Pricing your auto detailing services for profit can be a daunting task. Underpricing the detail work you offer to customers is the quickest way to go out of business. Every service you offer, from an exterior wash to engine cleaning has a fair market value (a price at which both buyers and sellers are willing to do business), attached to it. If your goal is to be near or the top of that scale as often as possible your professional skills should mirror the prices you charge.
Incorporating a professional looking price sheet that shows the customer your set prices makes it easier to get the price your skills call for. Many consumers think that it’s bargaining time if you just quote the price verbally without referring to a price sheet or at least something you looked up on the computer.
When pricing a detailing job first take into consideration the condition of the vehicle you’re asked to comfortable detail. Interior cleaning is one area that takes time, patience and thoroughness. An interior on one vehicle with a large soda stain on the front passenger seat might require two to three hours of time while another might only need an hour. Obviously, an SUV is going to require more of you and your pricing should reflect such. Let’s assume your price for an average size car is $150; most SUV owners understand that although bigger might be better, bigger also means costlier. And not just a bigger body, but bigger tires, rims and more cargo space. Most car trunks will usually just need a good vacuuming, but because in an SUV what would be considered the trunk might be used as play space for the kids or seating space, more cleaning is required, so raising your price $25 to $50 to account for additional cleaning will not only sound fair but very reasonable.
How do you price for profit? Understanding the value of your time (labor) is the first step. Factoring in the cost of supplies and equipment use is next. Last, but not least is your skills. Let’s begin with supplies and equipment.
Figuring the cost of supplies and equipment you’ll use is relatively simple. Soap, water, tire dressing, even towels (cleaning) have an expense attached to them. On average it will cost $5 to $7 in supplies to detail the average size vehicle. Jobs that require purchasing additional supplies can be priced accordingly. What most detailers forget to factor when pricing a detail is equipment cost. Not only does it cost to run the vacuum, but each time you plug in that hi-speed buffer consider the cost of electricity to operate it, then include the future expense of eventually replacing or upgrading. Sure, these expenses are small but keep in mind that updating your equipment and consistent inventory upkeep is what keeps your business growing.
How much is your time worth? That depends upon two things, the skills you’ve acquired and more importantly, your self-image. Whatever the going rate for a complete auto detail in your city, it should afford a professional detailer an annual salary in the $30,000 to $50,000 range assuming you operate year round. That means your time should translate into a minimum of $15 per hour. In many southern cities where winter temperature averages hover in the 40 to 50 degree range, it’s not hard to maintain a comfortably consistent income.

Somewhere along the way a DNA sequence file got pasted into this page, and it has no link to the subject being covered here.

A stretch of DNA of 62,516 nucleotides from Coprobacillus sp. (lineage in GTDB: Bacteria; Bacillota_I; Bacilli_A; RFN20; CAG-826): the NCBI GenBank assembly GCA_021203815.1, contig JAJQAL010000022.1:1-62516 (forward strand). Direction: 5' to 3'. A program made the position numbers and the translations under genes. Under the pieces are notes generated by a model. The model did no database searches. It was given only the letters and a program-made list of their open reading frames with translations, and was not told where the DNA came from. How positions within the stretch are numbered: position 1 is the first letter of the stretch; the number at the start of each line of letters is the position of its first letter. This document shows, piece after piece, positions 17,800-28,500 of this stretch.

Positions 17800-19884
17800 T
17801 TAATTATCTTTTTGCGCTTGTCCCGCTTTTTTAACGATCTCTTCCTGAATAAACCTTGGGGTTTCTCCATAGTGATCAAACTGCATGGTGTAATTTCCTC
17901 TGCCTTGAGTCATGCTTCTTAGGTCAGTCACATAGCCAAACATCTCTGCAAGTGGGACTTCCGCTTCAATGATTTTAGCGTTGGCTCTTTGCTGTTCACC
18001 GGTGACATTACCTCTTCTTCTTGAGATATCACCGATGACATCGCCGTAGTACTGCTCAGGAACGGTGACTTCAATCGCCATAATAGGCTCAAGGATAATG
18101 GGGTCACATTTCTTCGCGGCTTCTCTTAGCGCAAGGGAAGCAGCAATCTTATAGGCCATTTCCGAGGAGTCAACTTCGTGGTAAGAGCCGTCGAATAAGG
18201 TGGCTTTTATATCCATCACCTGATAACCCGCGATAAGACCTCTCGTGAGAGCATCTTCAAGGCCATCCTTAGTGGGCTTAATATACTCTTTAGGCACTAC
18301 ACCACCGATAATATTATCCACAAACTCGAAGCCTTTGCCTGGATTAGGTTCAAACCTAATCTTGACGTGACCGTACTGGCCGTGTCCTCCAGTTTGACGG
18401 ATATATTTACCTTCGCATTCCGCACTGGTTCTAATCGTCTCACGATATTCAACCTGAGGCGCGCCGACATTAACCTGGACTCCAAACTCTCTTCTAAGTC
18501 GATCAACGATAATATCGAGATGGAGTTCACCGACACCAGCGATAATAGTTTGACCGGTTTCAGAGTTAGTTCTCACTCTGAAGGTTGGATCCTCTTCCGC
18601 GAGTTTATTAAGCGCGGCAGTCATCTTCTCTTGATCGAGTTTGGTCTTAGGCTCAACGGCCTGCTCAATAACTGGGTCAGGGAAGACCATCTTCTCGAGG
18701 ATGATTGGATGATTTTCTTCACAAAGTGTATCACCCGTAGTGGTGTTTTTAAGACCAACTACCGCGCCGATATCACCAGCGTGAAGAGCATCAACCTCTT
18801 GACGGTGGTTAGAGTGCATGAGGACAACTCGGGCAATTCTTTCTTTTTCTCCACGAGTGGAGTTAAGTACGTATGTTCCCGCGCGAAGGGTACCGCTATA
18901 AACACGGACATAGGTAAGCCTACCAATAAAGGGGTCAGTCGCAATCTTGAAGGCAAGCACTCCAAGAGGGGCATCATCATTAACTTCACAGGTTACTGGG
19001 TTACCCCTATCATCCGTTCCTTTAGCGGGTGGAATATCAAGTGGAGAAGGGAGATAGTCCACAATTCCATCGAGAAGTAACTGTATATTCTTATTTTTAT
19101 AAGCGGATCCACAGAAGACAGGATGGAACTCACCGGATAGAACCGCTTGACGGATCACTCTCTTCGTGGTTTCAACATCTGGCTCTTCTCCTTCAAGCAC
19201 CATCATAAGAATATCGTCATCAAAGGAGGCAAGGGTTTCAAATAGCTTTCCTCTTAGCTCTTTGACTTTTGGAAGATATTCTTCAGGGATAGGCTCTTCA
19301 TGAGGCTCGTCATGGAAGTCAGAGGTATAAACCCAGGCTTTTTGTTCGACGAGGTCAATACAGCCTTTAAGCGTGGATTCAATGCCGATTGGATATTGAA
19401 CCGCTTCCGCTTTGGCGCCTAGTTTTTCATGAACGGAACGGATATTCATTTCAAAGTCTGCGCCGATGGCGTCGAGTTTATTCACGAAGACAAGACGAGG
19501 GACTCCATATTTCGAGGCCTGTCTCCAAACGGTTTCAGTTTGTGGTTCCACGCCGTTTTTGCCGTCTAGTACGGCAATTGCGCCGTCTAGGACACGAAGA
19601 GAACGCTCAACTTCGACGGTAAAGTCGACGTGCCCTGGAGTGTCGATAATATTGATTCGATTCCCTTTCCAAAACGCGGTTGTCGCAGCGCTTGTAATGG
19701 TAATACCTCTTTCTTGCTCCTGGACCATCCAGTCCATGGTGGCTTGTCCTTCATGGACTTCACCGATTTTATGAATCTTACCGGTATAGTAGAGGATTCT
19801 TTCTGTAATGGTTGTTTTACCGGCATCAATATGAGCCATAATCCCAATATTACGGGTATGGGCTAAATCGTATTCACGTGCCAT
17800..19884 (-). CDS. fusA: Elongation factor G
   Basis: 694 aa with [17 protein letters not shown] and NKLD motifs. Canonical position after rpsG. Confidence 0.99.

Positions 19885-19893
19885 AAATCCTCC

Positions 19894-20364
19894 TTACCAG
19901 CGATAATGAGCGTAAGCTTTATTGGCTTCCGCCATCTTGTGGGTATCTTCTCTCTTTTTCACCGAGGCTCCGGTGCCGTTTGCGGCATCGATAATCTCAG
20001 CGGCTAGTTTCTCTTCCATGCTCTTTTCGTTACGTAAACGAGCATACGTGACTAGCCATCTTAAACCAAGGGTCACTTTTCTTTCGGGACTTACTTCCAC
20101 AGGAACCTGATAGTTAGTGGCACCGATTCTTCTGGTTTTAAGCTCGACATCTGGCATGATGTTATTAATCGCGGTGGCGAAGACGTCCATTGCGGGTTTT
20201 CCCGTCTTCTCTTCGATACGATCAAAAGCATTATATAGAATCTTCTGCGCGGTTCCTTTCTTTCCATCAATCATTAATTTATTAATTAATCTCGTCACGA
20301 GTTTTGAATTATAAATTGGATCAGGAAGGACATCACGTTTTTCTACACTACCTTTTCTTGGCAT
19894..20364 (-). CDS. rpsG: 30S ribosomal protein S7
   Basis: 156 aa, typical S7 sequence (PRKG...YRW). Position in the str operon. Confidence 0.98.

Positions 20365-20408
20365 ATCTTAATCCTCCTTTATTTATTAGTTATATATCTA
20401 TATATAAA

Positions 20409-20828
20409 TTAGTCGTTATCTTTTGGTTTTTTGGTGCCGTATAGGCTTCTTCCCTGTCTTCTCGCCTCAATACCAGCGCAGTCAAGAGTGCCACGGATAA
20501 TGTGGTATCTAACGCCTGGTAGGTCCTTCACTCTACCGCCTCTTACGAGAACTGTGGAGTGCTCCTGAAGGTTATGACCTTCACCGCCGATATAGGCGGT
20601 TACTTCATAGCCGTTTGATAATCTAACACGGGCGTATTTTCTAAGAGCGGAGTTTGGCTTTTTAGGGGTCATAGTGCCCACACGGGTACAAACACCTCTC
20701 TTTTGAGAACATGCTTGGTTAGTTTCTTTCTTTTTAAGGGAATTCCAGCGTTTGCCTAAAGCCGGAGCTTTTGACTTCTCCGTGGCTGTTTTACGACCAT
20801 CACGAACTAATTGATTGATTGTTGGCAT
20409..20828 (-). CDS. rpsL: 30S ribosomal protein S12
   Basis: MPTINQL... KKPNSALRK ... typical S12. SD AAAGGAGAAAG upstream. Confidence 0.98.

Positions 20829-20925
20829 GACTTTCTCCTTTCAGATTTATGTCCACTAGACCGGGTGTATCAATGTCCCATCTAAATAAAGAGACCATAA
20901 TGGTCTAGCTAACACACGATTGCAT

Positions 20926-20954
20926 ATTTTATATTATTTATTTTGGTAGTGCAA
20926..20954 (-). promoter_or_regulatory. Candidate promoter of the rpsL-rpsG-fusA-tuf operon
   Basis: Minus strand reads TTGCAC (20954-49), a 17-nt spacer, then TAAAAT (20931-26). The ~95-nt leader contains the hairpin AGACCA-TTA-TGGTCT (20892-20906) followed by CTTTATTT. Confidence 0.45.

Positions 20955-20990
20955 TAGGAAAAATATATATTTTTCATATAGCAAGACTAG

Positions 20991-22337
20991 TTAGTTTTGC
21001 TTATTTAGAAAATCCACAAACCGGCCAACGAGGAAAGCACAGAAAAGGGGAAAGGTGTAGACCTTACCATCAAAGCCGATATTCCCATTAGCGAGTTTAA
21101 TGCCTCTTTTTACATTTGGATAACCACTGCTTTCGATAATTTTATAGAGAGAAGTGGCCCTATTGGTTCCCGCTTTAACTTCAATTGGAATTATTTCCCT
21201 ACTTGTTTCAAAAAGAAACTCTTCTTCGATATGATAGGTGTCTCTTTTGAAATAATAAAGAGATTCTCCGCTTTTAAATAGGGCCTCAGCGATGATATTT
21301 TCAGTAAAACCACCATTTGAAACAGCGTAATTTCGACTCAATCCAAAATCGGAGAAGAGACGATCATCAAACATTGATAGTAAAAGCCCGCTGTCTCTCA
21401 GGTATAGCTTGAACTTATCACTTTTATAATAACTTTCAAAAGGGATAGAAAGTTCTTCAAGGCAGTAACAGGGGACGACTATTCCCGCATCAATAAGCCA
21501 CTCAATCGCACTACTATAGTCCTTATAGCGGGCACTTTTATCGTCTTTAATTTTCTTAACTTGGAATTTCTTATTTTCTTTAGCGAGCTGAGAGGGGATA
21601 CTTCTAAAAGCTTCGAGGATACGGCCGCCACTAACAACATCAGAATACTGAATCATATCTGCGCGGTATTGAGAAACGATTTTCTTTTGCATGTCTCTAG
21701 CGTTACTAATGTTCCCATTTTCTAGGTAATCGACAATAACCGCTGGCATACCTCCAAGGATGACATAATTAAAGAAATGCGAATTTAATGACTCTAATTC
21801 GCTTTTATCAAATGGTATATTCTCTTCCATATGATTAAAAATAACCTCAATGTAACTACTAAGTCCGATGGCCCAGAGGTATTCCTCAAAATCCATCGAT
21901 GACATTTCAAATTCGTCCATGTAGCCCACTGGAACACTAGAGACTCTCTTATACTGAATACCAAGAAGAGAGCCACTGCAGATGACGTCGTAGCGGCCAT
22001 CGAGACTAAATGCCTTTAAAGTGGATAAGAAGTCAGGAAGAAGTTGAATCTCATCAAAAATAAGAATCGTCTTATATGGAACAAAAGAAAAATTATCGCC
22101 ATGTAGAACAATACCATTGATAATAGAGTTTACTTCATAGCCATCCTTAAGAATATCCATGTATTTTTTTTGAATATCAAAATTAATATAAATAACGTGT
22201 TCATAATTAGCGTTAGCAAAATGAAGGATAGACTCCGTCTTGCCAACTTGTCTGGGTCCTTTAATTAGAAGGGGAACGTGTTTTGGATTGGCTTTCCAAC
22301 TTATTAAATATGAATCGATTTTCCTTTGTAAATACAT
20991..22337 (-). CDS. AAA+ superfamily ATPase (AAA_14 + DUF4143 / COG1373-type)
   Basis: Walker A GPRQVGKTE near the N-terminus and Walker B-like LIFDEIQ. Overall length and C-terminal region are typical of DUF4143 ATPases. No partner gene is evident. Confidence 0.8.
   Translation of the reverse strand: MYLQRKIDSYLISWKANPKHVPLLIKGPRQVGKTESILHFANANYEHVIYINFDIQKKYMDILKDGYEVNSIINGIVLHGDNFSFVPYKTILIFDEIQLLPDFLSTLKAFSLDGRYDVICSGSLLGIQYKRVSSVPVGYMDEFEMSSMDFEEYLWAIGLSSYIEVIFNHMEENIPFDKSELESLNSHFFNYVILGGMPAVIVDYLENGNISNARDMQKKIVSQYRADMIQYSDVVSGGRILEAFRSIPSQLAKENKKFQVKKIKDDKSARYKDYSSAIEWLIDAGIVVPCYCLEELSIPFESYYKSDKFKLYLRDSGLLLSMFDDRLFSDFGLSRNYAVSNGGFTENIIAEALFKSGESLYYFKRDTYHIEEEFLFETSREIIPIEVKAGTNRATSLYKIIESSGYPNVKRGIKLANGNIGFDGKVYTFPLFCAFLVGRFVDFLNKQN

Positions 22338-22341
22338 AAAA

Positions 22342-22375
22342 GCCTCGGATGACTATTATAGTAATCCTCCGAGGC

If you’re not comfortable using buffers or have not yet learned to clay a car, you are limiting your financial possibilities. Get trained. This is where your skills come into play. I once quoted a potential customer a complete detail price higher than what he was used to paying. When I mentioned waxing and buffing during my exploratory conversation with him he quickly said he did not want any type of buffer used on his car because of a previous bad experience. Once I explained to him the differences in buffers, the relative risks involved, and how the detailer’s experience comes into play when choosing and using orbital or high-speed buffers, he felt at ease enough to allow me to buff his car with a 16 pound orbital. Because I came across as knowledgeable, experienced and confident he felt comfortable paying a higher price.
I’ve found that the biggest obstacle to getting paid what a professional detailer thinks he should get paid largely depends on self-esteem. What makes one detailer think they can charge $225 when another detailer in the same market four blocks away is providing essentially the same service but charging $150? Self-esteem! What are the skills and experience you’ve acquired worth? $15 an hour, $25 an hour, or maybe you believe you’re worth even more!
It’s all up to you. Pricing your services is an art. With each quote consider the condition of the vehicle, your costs, your skills, your knowledge, your experience. But most of all, consider your time. You’re worth what you believe.